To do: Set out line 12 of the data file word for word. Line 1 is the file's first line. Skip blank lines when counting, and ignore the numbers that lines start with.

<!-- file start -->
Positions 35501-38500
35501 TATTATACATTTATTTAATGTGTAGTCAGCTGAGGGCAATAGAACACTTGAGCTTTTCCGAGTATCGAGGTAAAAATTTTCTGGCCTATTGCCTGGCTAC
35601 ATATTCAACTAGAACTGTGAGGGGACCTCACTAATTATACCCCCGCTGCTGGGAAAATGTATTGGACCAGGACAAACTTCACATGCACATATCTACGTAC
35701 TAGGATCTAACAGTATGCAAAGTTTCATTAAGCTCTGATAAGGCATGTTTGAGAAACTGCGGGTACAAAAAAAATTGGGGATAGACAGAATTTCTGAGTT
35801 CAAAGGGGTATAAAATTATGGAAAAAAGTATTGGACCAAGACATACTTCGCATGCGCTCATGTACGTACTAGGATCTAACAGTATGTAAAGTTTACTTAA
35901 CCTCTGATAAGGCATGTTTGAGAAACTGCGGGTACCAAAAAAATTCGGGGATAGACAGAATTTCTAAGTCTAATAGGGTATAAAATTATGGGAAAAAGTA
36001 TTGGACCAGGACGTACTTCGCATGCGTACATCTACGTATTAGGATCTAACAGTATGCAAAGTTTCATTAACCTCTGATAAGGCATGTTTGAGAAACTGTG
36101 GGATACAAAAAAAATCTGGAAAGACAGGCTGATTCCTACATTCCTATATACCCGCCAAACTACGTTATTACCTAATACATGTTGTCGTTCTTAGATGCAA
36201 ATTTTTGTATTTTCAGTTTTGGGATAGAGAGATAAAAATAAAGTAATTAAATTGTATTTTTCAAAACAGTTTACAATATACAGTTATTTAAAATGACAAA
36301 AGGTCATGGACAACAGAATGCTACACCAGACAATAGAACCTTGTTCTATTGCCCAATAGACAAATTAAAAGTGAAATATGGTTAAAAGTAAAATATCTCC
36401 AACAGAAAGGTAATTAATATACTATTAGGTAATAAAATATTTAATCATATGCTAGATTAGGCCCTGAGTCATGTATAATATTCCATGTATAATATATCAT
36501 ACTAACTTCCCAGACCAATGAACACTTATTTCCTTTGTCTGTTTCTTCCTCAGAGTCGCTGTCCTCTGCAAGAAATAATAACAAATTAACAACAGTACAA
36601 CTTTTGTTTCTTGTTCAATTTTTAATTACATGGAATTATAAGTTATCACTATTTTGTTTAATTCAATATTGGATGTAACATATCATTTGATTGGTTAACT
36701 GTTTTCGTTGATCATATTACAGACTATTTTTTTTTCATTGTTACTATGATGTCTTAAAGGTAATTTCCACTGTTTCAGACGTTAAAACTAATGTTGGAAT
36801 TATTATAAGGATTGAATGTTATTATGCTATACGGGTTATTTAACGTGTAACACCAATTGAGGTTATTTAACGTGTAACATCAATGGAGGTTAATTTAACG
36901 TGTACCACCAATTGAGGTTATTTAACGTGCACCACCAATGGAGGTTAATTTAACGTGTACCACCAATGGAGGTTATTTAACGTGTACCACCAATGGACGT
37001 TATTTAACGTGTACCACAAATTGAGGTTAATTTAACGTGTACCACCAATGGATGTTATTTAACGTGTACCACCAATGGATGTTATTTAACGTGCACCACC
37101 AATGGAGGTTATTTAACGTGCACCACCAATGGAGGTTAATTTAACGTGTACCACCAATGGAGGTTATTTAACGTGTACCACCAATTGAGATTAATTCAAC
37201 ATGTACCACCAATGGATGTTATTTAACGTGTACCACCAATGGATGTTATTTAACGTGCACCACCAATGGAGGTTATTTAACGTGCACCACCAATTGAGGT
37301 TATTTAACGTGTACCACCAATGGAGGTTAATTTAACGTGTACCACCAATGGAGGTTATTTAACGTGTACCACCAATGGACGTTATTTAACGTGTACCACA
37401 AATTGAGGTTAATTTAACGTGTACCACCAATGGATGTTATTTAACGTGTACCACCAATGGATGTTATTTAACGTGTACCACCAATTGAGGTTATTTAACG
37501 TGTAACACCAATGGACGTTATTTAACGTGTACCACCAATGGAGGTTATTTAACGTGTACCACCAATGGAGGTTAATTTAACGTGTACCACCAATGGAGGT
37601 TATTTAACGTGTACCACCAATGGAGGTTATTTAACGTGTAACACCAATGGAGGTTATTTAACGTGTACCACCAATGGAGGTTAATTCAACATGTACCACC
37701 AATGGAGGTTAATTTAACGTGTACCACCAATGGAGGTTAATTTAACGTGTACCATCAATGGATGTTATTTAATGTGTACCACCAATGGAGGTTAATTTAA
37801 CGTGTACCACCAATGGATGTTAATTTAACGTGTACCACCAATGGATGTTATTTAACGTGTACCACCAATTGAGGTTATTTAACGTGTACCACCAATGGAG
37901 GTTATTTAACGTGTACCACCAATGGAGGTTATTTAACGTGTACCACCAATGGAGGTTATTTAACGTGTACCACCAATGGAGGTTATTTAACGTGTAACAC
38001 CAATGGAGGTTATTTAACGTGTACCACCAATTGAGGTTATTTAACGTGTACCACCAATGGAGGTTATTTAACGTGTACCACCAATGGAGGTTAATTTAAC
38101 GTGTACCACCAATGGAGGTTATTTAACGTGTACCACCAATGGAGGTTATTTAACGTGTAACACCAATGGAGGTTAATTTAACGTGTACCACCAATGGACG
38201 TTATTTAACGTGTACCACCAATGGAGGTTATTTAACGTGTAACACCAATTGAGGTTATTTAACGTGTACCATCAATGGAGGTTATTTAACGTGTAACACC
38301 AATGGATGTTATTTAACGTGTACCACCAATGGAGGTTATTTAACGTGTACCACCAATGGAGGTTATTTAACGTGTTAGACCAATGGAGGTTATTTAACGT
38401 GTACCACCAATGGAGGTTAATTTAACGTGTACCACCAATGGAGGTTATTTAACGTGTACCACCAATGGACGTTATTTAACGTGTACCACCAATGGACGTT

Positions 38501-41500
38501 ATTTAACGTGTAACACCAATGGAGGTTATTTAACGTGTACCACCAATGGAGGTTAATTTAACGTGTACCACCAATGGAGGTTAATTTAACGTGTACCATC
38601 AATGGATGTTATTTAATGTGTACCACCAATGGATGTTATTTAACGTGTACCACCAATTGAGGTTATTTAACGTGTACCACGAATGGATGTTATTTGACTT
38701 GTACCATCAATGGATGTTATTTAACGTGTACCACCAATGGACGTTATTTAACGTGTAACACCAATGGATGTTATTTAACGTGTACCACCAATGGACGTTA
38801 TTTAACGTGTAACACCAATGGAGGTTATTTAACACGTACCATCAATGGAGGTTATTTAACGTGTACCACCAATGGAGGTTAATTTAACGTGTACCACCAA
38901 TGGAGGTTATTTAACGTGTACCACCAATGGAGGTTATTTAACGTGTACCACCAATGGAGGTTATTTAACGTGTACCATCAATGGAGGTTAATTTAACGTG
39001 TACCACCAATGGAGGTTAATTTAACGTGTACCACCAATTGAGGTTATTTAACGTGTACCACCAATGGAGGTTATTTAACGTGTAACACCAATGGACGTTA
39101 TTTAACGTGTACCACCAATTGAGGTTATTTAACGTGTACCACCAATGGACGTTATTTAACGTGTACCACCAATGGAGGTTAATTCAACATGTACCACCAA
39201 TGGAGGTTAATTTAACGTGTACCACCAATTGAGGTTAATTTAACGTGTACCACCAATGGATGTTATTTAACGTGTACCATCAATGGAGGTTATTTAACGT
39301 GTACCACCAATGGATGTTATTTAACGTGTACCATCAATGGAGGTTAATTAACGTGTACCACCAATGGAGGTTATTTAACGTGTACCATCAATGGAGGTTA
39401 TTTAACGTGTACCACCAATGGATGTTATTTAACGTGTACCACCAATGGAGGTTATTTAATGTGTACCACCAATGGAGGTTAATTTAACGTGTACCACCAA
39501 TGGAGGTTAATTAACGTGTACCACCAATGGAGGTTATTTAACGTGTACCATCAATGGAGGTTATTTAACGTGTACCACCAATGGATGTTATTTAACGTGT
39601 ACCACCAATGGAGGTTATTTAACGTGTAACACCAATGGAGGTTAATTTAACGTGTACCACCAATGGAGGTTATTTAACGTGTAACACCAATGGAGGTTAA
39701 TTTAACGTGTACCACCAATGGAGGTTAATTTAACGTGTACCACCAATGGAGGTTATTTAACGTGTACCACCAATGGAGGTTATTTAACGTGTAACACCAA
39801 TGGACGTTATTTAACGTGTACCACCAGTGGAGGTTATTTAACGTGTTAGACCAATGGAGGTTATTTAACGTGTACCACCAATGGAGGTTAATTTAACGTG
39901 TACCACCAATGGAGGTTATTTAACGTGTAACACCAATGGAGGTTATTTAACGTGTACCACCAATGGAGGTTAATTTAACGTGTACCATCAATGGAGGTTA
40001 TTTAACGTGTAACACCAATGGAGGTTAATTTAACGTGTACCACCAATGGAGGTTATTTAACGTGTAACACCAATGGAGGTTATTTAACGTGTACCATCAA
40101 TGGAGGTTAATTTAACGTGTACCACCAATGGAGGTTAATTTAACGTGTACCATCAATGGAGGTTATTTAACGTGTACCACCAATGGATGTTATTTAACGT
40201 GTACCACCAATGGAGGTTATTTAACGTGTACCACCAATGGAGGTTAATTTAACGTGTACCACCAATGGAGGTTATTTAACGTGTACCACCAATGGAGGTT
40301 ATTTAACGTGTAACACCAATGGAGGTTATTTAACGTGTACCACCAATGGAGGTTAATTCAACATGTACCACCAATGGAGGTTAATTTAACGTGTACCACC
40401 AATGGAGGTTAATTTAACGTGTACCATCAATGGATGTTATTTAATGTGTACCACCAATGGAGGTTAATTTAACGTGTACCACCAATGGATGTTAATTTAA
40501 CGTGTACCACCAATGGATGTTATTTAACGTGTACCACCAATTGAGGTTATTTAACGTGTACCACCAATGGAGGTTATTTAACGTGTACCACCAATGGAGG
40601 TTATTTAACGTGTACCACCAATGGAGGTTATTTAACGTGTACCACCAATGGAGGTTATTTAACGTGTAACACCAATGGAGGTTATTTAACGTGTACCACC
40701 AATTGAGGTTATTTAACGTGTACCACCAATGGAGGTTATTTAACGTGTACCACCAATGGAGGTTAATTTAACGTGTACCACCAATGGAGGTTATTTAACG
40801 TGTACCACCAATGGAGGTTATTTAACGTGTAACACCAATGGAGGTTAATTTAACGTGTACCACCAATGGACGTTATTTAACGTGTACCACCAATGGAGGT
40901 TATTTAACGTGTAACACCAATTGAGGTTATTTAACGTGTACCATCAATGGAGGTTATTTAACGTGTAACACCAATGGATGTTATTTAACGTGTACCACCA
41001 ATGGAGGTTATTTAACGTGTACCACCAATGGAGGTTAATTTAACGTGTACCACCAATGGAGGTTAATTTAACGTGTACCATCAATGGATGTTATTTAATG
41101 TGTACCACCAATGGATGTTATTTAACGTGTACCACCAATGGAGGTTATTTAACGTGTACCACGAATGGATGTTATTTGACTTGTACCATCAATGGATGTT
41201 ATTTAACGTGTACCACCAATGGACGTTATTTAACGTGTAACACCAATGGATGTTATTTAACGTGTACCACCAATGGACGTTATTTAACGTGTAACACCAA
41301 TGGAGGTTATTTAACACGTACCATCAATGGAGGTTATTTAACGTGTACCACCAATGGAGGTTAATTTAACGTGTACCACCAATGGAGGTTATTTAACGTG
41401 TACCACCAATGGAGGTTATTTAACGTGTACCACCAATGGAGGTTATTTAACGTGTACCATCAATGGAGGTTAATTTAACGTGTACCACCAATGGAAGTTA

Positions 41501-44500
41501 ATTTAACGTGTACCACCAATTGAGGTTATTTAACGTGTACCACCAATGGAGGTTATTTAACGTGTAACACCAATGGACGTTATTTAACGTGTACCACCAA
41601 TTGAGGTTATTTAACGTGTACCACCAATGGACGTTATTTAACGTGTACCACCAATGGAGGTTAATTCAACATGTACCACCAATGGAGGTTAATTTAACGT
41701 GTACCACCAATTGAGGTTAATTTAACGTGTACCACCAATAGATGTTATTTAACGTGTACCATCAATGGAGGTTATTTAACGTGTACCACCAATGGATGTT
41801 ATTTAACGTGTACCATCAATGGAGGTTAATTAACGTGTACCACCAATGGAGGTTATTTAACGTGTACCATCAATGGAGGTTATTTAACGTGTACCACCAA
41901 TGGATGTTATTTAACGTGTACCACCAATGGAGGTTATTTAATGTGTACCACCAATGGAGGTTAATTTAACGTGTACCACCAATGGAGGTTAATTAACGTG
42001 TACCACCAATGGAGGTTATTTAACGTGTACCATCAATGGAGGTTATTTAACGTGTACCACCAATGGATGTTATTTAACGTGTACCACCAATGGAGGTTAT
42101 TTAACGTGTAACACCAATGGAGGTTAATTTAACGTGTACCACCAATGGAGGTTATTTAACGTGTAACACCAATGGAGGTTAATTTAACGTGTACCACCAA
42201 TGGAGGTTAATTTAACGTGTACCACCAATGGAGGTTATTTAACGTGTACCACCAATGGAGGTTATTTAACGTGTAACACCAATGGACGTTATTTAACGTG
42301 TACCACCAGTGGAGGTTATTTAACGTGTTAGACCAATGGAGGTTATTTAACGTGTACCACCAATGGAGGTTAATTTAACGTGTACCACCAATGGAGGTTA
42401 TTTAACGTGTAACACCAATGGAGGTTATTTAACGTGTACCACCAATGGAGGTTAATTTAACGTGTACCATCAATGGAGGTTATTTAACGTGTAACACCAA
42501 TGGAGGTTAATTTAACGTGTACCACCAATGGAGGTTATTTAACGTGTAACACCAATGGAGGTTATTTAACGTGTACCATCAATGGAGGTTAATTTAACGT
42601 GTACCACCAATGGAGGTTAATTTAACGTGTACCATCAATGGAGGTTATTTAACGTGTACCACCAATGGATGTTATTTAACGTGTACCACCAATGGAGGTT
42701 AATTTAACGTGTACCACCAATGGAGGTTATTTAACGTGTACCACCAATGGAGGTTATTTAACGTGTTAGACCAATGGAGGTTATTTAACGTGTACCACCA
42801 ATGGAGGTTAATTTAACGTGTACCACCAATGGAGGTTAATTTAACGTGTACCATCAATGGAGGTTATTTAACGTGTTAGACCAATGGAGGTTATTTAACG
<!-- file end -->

36501 ACTAACTTCCCAGACCAATGAACACTTATTTCCTTTGTCTGTTTCTTCCTCAGAGTCGCTGTCCTCTGCAAGAAATAATAACAAATTAACAACAGTACAA